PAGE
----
Today, a major bank's system went down because of too many orders to
handle. We thought that it was because of power shortage on top of
mass hysteria over fear. But it turned out that the bank couldn't
handle all the donations made through their ATMs.
Michale Sandel wrote to a newspaper yesterday, saying that he hasn't
read or heard any price hikes in the stricken areas, which he found
amazing. There is a gas station owner who keeps some gasoline left
in the tank. He said he is saving it for emergency vehicles that will
come as soon as the roads are mended.
The list goes on and on.
So, I'm not worried about it too much. It's true that our lives have
been inconvenienced a little, but that won't last too long.
It's so ironical that this catastrophe brought us united.
I think we can rebuild the country like our ancestors did.
So, please do not worry too much!
March 13, 2011
When the first huge, terrifying quake hit on Friday afternoon, March 11, I was in Tokyo preparing for a class the following day. Having lived through several large quakes before (including one in which I was trapped in an elevator for hours before being rescued), I knew what to do. Trembling (me, and the earth together), I went into automatic mode, shutting off anything that could cause a fire, propping open the front door and one other escape route in the kitchen (door frames can shift causing them to jam shut), donned my emergency kit-knapsack (containing flashlight, extra batteries, water, essential medications, money, identification papers, gloves, face mask, first aid supplies, extra sweater with hood). The initial quake lasted for several minutes — it seemed as though it would never stop.
Still trembling (me, and the earth together), I turned on the emergency news channel and learned the center of seismic activity (the largest on record in Japan, currently revised at 9.0) was Miyagi Prefecture, on the Pacific coast, north of Tokyo. Gigantic tsunami (tidal waves) were predicted, and came… and keep coming. As do tremors of varying degrees (as I type this, my desk sways slightly in a minor aftershock).
Transportation and communication services have been widely disrupted — frustrating and frightening. To conserve energy, limited and rotating shut-downs are being scheduled throughout the Kanto Plains area. At this time I have access to the Internet and grab the opportunity to make two requests:
To those of you who live in Japan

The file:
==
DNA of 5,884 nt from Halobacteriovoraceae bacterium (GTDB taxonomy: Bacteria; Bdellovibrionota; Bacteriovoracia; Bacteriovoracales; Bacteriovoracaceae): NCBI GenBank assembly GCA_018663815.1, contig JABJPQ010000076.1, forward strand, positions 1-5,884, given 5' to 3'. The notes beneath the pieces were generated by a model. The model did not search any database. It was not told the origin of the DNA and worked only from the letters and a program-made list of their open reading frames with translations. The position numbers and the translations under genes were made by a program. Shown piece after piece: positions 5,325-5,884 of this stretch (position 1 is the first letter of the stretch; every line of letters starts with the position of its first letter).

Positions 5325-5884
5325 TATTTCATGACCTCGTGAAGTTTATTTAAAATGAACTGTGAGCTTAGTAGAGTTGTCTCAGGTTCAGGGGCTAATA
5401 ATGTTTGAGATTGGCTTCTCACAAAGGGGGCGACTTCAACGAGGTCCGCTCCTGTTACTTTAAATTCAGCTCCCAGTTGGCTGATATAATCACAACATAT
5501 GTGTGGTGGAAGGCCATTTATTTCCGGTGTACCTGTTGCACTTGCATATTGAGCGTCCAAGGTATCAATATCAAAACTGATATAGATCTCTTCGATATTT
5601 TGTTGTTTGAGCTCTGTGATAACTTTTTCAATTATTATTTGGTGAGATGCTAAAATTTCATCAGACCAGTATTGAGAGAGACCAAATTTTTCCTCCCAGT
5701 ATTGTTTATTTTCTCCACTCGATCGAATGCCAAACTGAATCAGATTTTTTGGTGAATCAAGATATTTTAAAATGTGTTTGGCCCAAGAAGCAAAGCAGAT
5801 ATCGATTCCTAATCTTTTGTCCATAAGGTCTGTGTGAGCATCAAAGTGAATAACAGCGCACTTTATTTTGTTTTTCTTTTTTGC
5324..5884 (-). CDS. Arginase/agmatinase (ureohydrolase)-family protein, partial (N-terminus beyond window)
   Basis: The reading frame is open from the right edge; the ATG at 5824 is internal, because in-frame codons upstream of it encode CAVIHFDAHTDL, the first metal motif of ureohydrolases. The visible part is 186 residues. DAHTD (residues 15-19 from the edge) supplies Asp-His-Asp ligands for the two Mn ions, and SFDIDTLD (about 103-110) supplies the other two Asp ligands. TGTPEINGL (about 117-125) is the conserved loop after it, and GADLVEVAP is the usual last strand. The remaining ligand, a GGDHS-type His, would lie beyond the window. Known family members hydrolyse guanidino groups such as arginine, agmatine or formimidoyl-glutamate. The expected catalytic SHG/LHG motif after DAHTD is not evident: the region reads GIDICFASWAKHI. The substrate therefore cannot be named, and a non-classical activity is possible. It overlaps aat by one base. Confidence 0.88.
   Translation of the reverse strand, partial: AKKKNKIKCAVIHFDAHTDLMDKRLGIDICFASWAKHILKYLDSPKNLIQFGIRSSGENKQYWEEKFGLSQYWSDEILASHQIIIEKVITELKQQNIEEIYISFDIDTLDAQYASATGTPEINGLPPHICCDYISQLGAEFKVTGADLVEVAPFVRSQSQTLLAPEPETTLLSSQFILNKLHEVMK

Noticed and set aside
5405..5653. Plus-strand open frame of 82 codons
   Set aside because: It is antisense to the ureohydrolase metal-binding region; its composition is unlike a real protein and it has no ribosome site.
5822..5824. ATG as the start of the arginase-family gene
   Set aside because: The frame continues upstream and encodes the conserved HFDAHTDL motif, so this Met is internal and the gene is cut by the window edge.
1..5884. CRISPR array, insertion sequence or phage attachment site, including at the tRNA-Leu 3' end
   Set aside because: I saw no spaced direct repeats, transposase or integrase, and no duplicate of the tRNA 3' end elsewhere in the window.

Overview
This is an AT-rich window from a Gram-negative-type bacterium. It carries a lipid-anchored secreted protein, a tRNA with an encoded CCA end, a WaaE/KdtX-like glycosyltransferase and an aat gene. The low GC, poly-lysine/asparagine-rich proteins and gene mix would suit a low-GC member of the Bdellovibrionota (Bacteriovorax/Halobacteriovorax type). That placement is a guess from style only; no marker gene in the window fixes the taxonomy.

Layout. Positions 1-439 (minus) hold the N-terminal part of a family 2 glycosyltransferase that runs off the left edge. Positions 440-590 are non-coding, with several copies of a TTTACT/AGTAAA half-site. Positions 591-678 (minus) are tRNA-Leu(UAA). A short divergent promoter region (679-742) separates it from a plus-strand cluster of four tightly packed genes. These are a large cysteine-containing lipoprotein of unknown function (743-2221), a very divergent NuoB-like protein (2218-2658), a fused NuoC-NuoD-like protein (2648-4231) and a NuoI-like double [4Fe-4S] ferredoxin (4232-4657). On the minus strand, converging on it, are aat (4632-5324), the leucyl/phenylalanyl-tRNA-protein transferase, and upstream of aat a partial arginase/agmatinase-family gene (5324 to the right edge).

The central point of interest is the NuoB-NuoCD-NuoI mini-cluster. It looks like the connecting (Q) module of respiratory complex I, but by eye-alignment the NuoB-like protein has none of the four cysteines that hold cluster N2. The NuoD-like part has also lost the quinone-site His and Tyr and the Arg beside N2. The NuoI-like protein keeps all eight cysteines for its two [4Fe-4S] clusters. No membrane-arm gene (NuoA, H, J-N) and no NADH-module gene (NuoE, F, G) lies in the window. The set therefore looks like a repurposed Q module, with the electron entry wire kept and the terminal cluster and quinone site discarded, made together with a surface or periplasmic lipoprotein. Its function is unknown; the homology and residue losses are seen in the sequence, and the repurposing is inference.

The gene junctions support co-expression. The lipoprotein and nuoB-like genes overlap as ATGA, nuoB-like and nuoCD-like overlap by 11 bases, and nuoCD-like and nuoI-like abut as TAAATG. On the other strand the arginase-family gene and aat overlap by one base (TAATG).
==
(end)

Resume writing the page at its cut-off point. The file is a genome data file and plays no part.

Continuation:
To those who want to offer help to disaster relief efforts in Japan:
JAPAN update & request:
To those of you who live in Japan, especially in areas likely to be directly affected by heavy seismic activity in the next few months, PLEASE take this moment to check on your own preparedness to manage during emergencies. I highly recommend you look at 72 hours (based in San Francisco), a wonderfully thorough site that provides good basic information.
JAPAN update & request:
To those who want to offer help to disaster relief efforts in Japan, please contribute to your favorite charity or organization collecting for this occasion. If you have no established route, please consider one of the following:
Japanese Red Cross
Doctors without Borders
International Medical Corps
March 11, 2011
This from someone in response to my tweet this morning:
What planet are you on? The one WITHOUT thousands dying from an earthquake? SO FINE?!?!?!
I hadn’t yet read the news when I tweeted this morning – I get up early to write before making breakfast and reading the papers - but it made me stop and think about whether I would have written something different if I’d known about the horror in Japan.
Perhaps. But it occurs to me that this is the same planet in which an indifferent world is watching a dictator murder his people, the same planet whose richest country allows one in eight people go to bed hungry every night, the same planet on which women are being genitally mutilated, the same planet on which…..
There is no time, ever, in which a terrible disaster is not taking place somewhere on the planet. And thanks to modern technology, we know all about it almost immediately. As I see it, we have a moral responsibility to respond to those disasters in the best ways that we can. Write letters, send money, do whatever possible to alleviate pain, end suffering and make the world a more just place.
But in the face of ongoing disaster, it is also our moral responsibility to appreciate what we have. That is why cooking good food for the people that I love is so important to me; in a world filled with no, it is a big yes.
So eat a good breakfast. Be grateful for what you’ve got. Enjoy the sunshine while you've got it. Then go out and save the world.